White House officials and the Department of Justice insist this only applies to one phone, but that's like saying a bump key will only work on your own front door, so it's perfectly reasonable to manufacture and own one. As any locksmith will tell you, the whole point of having bump keys and related tools is to have access to any door, not just one. The government wants clear and unfettered access to Farook's phone, but that translates to the same level of access to any phone running iOS, and, by extension, the legal precedent to compel other device manufacturers to provide the same functionality.
The government is trying to apply a law you might not have heard of before this week: The All Writs Act of 1789. The bizarrely broad law "simply allows courts to issue a writ, or order, which compels a person or company to do something," explains Cyrus Farivar at Ars Technica. However, the law includes the clause that the writ in question needs to be "agreeable to the usages and principles of law," and it is this that Apple is relying on to defend itself. In Supreme Court cases, justices ruled that the law cannot be used to bypass the Constitution, nor can it pose an undue burden — like, say, having to effectively engineer an entirely new operating system.
This would be an unprecedented breach of privacy in a security landscape already littered with erosions to an American right so fundamental that it is enshrined in the Constitution: The protection from unlawful search and seizure. America had, at one point, some of the most robust privacy protections in the world, but over the last 15 years, the government has systematically dismantled them under the guise of anti-terrorism. Warrantless wiretapping is merely one example of a long line of measures that make it very difficult for Americans to lead private lives, and court after court has affirmed the government's demands to overreach its authority.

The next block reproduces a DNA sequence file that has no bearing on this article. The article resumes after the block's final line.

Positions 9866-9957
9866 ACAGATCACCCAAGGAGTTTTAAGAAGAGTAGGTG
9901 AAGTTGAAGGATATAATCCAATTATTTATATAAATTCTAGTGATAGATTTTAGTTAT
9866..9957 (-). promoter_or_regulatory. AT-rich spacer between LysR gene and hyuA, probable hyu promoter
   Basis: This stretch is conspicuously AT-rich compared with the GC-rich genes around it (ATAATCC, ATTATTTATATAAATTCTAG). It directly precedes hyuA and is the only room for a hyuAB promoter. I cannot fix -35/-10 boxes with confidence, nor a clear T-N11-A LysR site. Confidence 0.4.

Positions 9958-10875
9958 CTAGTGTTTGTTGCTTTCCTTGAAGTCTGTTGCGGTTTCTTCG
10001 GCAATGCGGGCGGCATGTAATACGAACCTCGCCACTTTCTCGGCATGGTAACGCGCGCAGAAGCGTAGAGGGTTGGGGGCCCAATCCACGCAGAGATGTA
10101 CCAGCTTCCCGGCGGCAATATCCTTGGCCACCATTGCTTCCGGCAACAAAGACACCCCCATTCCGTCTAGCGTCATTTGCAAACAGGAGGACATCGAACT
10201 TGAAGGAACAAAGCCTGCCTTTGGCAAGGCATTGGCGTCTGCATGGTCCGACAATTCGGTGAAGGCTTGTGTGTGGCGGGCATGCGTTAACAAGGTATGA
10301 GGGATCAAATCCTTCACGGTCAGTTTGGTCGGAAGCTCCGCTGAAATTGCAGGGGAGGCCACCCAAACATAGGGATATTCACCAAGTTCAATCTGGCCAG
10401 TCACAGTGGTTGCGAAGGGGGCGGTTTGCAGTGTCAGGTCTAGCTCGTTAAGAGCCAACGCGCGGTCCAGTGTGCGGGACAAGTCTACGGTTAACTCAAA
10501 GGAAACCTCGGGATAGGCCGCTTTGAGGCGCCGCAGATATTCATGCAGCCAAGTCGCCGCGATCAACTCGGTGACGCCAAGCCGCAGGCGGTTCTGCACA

Apple doesn't condone terrorism or the use of its technology in terrorism. Neither would most reasonable people. But security theater cannot and should not be used to ride roughshod over our civil rights, and that's why this case is so critical. If the government can establish that Apple is legally required to engineer code to break its own security features, it can do the same to Google and other companies that act to protect their customers.
That's a prospect that should be worrying, because it could be your device next. This technology would allow anybody with physical access to your phone to unlock it, whether that be law enforcement, the person who steals it from you on the subway, or someone who plans to blackmail you with content you'd rather not share with the public. Electronic media is never wholly safe, but we shouldn't be going out of our way to make it easier to crack, which is what the government is demanding in this case — and the government has repeatedly demonstrated that it cannot be trusted with our information.
There's another important implication to this case, which will likely proceed up the judicial ladder and through a series of courts, potentially landing in front of the Supreme Court. With an empty seat on the bench, the court is in a position to swing in a variety of directions on privacy issues, and this is something the public should be considering when evaluating any Obama appointee — not least because the president has disregarded constitutional rights to privacy on multiple occasions, and clearly doesn't consider it a priority for Americans.
Image credit: Gonzalo Baeza/CC